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Author Notes:

To whom correspondence should be addressed. Email: andres.garcia@me.gatech.edu

Author contributions: C.T.J., R.E.G., R.M.D., L.F.W., and A.J.G. designed research; C.T.J., J.A.W., R.A., and K.E.M. performed research; R.M.D. contributed new reagents/analytic tools; C.T.J. and A.J.G. analyzed data; and C.T.J., R.E.G., R.M.D., L.F.W., and A.J.G. wrote the paper.

We thank Robin Patel, M.D. for providing S. epidermidis IDRL-8883.

We acknowledge the core facilities at the Parker H. Petit Institute for Bioengineering and Bioscience at the Georgia Institute of Technology for the use of their shared equipment, services, and expertise.

The content is solely the responsibility of the authors and does not necessarily represent the official views of the National Institutes of Health or the Centers for Disease Control and Prevention.

Use of trade names and commercial sources is for identification only and does not imply endorsement by the Public Health Service or the US Department of Health and Human Services.

Conflict of interest statement: C.T.J. and A.J.G. are inventors on a patent application filed by the Georgia Tech Research Corp. based on the results in this study.


Research Funding:

This work was supported by the National Institute of Arthritis and Musculoskeletal and Skin Diseases of the National Institutes of Health Grants R01AR062920 (to A.J.G.) and F30AR069472 (to C.T.J.).


  • Science & Technology
  • Multidisciplinary Sciences
  • Science & Technology - Other Topics
  • infection
  • biomaterials
  • orthopedics
  • lysostaphin
  • S. aureus

Hydrogel delivery of lysostaphin eliminates orthopedic implant infection by Staphylococcus aureus and supports fracture healing


Journal Title:

Proceedings of the National Academy of Sciences


Volume 115, Number 22


, Pages E4960-E4969

Type of Work:

Article | Final Publisher PDF


Orthopedic implant infections are a significant clinical problem, with current therapies limited to surgical debridement and systemic antibiotic regimens. Lysostaphin is a bacteriolytic enzyme with high antistaphylococcal activity. We engineered a lysostaphin-delivering injectable PEG hydrogel to treat Staphylococcus aureus infections in bone fractures. The injectable hydrogel formulation adheres to exposed tissue and fracture surfaces, ensuring efficient, local delivery of lysostaphin. Lysostaphin encapsulation within this synthetic hydrogel maintained enzyme stability and activity. Lysostaphin-delivering hydrogels exhibited enhanced antibiofilm activity compared with soluble lysostaphin. Lysostaphin-delivering hydrogels eradicated S. aureus infection and outperformed prophylactic antibiotic and soluble lysostaphin therapy in a murine model of femur fracture. Analysis of the local inflammatory response to infections treated with lysostaphin-delivering hydrogels revealed indistinguishable differences in cytokine secretion profiles compared with uninfected fractures, demonstrating clearance of bacteria and associated inflammation. Importantly, infected fractures treated with lysostaphin-delivering hydrogels fully healed by 5 wk with bone formation and mechanical properties equivalent to those of uninfected fractures, whereas fractures treated without the hydrogel carrier were equivalent to untreated infections. Finally, lysostaphin-delivering hydrogels eliminate methicillin-resistant S. aureus infections, supporting this therapy as an alternative to antibiotics. These results indicate that lysostaphin-delivering hydrogels effectively eliminate orthopedic S. aureus infections while simultaneously supporting fracture repair.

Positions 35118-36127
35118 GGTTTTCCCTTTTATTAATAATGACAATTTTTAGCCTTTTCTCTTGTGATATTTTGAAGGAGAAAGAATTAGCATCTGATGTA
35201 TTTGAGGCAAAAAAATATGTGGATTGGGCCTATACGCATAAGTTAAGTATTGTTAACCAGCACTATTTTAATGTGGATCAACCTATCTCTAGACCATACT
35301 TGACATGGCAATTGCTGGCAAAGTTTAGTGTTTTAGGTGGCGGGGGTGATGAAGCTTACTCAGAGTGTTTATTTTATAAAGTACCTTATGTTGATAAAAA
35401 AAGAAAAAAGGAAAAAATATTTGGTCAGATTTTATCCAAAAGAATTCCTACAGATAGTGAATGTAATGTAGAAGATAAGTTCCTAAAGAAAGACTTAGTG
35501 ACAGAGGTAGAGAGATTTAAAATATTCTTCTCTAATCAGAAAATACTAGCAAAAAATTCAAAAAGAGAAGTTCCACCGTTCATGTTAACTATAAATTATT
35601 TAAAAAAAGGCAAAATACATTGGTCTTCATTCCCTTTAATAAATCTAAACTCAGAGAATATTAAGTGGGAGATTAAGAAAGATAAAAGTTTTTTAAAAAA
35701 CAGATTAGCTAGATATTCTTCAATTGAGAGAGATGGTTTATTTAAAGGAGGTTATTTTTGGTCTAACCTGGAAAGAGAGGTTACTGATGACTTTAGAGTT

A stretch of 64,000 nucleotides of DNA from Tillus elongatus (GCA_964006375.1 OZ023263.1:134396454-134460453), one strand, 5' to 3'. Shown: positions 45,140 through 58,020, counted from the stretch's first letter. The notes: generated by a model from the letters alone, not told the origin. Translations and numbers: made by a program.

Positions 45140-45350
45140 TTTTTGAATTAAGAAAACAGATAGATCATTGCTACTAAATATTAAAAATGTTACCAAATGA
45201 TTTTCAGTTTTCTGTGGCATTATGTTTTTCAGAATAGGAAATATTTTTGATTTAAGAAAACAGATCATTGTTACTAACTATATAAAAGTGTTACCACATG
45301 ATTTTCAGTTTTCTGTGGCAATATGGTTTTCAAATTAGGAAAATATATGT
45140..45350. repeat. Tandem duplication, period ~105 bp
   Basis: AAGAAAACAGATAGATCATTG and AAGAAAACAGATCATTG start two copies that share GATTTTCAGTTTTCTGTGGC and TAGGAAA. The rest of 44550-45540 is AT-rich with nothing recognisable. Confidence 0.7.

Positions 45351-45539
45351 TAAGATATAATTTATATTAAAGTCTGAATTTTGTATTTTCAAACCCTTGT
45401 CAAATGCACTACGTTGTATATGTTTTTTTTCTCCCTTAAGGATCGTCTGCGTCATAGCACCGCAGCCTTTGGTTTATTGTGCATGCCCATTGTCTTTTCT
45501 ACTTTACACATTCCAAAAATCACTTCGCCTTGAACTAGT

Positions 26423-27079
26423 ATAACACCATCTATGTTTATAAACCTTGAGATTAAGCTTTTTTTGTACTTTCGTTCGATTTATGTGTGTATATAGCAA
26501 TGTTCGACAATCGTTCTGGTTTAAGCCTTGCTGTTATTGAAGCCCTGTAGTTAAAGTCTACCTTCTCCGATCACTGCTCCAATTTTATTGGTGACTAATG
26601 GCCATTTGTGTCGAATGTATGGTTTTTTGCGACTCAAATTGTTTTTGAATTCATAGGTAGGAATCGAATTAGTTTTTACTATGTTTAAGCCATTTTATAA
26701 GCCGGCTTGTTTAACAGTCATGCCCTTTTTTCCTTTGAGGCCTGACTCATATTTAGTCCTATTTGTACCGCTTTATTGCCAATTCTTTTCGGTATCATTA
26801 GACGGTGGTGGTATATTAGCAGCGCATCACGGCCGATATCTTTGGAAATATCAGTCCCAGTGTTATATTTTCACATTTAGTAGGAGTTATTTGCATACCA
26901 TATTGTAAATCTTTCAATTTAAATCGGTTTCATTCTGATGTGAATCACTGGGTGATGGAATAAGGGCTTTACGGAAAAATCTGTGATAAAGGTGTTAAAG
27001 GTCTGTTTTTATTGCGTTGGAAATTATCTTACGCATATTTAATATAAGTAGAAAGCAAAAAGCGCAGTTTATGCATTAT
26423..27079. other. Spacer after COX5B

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© 2018 National Academy of Sciences. All rights reserved.

This is an Open Access work distributed under the terms of the Creative Commons Attribution-NonCommercial-NoDerivatives 4.0 International License (http://creativecommons.org/licenses/by-nc-nd/4.0/).

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